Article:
Excerpt from Hannah Gould

Thomas (Tim) Linehan is a Broadkill Review Contributing Editor for 2019. His new YA Historical novel, Hannah Gould is about a Polish, Jewish girl with the partisans in WWII. Well researched, the story provides insight into the valiant struggle of the Jewish partisans against the powerful Nazi regime. Even more extraordinary is the story of the real teenage partisans fighting for survival that the book is based on. The author hopes to increase the awareness of teens and adults to this lesser known aspect of the Holocaust. An excerpt, Chapter 6 is provided here.

Contact Doreen at 267-918-2450 or at timlinehanbooks@gmail.com for more information or to schedule an author presentation.

Chapter Six

After running a half hour or so, Hannah could see trucks and other vehicles farther up ahead.

Soldiers, she thought. Most of the farmers here didn’t have trucks. They might be army trucks.

Veering off the road, she ran to a small group of trees lying at the edge of a field of tall grass. Crouching low behind the larger of the trees, Hannah waited for the trucks to pass by. While catching her breath, she looked behind for anyone following. The field lay still.

She sat on the cool grass and quickly removed the man’s dress pants. She stood for a moment, stooped over, and pulled the work pants over her bare legs. The material was still damp and felt cold and clammy. She had no belt, but her hips held them from falling down. A good fit. Maybe the sun would dry them before dark. Papa said to stay dry in cold weather or she would get sick.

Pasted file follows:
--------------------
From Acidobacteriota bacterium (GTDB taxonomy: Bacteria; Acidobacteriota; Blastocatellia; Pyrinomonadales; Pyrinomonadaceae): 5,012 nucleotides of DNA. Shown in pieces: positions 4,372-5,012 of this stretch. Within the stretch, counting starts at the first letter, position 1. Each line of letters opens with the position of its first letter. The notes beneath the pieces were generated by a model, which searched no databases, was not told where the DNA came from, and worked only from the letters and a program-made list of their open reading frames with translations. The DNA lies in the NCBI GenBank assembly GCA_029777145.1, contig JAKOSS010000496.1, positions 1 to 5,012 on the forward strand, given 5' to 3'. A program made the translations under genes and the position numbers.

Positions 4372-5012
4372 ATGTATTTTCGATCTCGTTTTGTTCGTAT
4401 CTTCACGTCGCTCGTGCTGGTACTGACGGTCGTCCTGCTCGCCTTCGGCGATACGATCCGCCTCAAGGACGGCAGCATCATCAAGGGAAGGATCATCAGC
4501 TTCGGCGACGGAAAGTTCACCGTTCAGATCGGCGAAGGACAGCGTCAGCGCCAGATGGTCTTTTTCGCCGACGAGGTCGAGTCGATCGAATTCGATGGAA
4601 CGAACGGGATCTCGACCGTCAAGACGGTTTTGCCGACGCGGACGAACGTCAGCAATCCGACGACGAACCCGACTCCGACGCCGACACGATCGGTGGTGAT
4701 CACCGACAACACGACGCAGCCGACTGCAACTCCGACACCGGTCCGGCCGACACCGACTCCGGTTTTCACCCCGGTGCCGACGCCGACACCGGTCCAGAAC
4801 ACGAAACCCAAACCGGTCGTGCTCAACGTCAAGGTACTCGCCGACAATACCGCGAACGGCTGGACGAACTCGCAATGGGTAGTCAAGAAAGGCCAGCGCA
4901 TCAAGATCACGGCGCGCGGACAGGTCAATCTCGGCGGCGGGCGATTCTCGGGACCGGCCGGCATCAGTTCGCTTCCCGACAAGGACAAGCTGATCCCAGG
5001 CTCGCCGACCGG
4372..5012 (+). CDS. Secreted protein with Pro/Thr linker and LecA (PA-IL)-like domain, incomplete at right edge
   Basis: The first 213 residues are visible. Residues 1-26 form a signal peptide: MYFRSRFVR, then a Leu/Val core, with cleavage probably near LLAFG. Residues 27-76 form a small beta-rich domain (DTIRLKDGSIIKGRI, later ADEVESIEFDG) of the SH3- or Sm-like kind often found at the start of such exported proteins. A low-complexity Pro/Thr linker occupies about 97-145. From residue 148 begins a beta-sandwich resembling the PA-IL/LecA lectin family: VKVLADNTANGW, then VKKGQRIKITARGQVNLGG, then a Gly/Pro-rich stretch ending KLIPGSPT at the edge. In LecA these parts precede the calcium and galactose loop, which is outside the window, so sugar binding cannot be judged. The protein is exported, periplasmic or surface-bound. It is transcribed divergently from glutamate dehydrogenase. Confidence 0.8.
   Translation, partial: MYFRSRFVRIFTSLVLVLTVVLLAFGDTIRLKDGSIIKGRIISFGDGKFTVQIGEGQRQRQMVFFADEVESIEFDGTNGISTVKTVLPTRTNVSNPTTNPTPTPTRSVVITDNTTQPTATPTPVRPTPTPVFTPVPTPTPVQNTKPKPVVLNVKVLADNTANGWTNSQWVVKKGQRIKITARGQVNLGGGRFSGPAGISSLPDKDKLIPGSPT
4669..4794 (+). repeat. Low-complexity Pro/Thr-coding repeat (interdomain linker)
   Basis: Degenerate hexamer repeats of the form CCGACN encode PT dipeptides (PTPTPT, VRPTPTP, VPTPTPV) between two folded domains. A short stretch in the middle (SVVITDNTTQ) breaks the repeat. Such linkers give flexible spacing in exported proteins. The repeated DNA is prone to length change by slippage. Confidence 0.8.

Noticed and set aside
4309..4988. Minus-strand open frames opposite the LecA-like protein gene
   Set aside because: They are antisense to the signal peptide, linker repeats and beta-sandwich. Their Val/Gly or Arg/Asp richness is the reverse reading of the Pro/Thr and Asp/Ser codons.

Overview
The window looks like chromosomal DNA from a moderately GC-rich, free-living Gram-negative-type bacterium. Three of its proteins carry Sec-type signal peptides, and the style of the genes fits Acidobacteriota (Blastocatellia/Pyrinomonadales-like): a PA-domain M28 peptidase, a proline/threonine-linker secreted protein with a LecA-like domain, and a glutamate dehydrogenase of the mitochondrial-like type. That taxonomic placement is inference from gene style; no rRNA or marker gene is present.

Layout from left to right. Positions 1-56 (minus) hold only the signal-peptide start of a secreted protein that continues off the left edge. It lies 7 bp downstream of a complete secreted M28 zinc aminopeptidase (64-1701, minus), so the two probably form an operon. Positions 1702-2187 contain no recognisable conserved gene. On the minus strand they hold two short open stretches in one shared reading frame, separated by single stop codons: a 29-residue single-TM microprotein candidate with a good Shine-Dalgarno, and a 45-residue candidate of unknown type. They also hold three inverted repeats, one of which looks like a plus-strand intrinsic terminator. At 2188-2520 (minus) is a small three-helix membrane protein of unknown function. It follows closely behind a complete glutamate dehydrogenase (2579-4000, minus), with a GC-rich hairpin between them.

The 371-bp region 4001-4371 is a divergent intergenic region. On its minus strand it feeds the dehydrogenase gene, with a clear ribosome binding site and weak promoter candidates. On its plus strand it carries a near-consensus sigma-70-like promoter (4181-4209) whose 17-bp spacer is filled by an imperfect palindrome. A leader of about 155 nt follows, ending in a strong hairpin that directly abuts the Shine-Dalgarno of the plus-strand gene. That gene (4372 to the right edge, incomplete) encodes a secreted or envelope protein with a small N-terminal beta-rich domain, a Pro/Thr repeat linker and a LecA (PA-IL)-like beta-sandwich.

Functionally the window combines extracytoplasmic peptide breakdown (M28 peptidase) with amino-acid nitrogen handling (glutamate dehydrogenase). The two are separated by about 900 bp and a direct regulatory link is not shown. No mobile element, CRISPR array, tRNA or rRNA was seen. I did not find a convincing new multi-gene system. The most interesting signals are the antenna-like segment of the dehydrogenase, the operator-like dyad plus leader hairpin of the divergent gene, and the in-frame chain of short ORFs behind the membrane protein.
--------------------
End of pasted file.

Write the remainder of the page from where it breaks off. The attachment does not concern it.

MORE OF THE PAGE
Squatting low, watching and listening for trouble, her head and face ached. The soldier’s slap puffed up her cheek which blocked her vision in one eye. The makeshift bandage that the farmer placed was falling down so Hannah removed it.

Trying to think through the pain and decide what to do next, she thought about the soldier back in the woods trying to kill her. But the whole thing seemed strange. He could have killed her right away, but he was doing other things. She felt the same way she did years ago when Sol Wertz pulled his pants down. They were alone in the garden toolshed in Warsaw. She ran home, not knowing what he wanted her to do. Beila tried to tell her. That’s what girlfriends do. And now, with the soldier. Hannah shuddered, suspecting what it all meant. She tried to put it out of mind, afraid she might be right.

. . . . .

The truck was only a couple of hundred meters up the road and moving slowly. Startled by a swishing sound from behind, Hannah turned her head back toward the rustling.

Two soldiers were upon her. She tried to leap forward, but the closer one grabbed her around the waist and with powerful arms yanked her body up from the ground. Her back was against the strong man’s stomach and she had no leverage to break his grasp. The other soldier ran toward the road and flagged the truck which stopped across from the field and waited.

How did they see me in here? They’re going to hurt me, too. Get away. Kick him. Punch.

She squirmed and twisted to try and break free.

“Let me go! You’re hurting me. Papa, help,” Hannah yelled.